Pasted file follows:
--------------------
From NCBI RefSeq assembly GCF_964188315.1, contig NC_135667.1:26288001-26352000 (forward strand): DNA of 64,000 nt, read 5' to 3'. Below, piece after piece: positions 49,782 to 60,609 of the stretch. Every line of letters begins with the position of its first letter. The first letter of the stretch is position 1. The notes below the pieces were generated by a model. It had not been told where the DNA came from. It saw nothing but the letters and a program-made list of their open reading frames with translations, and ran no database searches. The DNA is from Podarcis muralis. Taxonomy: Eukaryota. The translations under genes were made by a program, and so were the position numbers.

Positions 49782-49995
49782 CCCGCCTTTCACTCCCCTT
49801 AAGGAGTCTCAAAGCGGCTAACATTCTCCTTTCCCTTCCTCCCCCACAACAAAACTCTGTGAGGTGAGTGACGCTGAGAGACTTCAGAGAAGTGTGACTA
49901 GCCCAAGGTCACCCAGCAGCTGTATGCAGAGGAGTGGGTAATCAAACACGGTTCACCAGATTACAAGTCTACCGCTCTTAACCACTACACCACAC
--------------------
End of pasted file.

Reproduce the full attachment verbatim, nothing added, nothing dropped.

From NCBI RefSeq assembly GCF_964188315.1, contig NC_135667.1:26288001-26352000 (forward strand): DNA of 64,000 nt, read 5' to 3'. Below, piece after piece: positions 49,782 to 60,609 of the stretch. Every line of letters begins with the position of its first letter. The first letter of the stretch is position 1. The notes below the pieces were generated by a model. It had not been told where the DNA came from. It saw nothing but the letters and a program-made list of their open reading frames with translations, and ran no database searches. The DNA is from Podarcis muralis. Taxonomy: Eukaryota. The translations under genes were made by a program, and so were the position numbers.

Positions 49782-49995
49782 CCCGCCTTTCACTCCCCTT
49801 AAGGAGTCTCAAAGCGGCTAACATTCTCCTTTCCCTTCCTCCCCCACAACAAAACTCTGTGAGGTGAGTGACGCTGAGAGACTTCAGAGAAGTGTGACTA
49901 GCCCAAGGTCACCCAGCAGCTGTATGCAGAGGAGTGGGTAATCAAACACGGTTCACCAGATTACAAGTCTACCGCTCTTAACCACTACACCACAC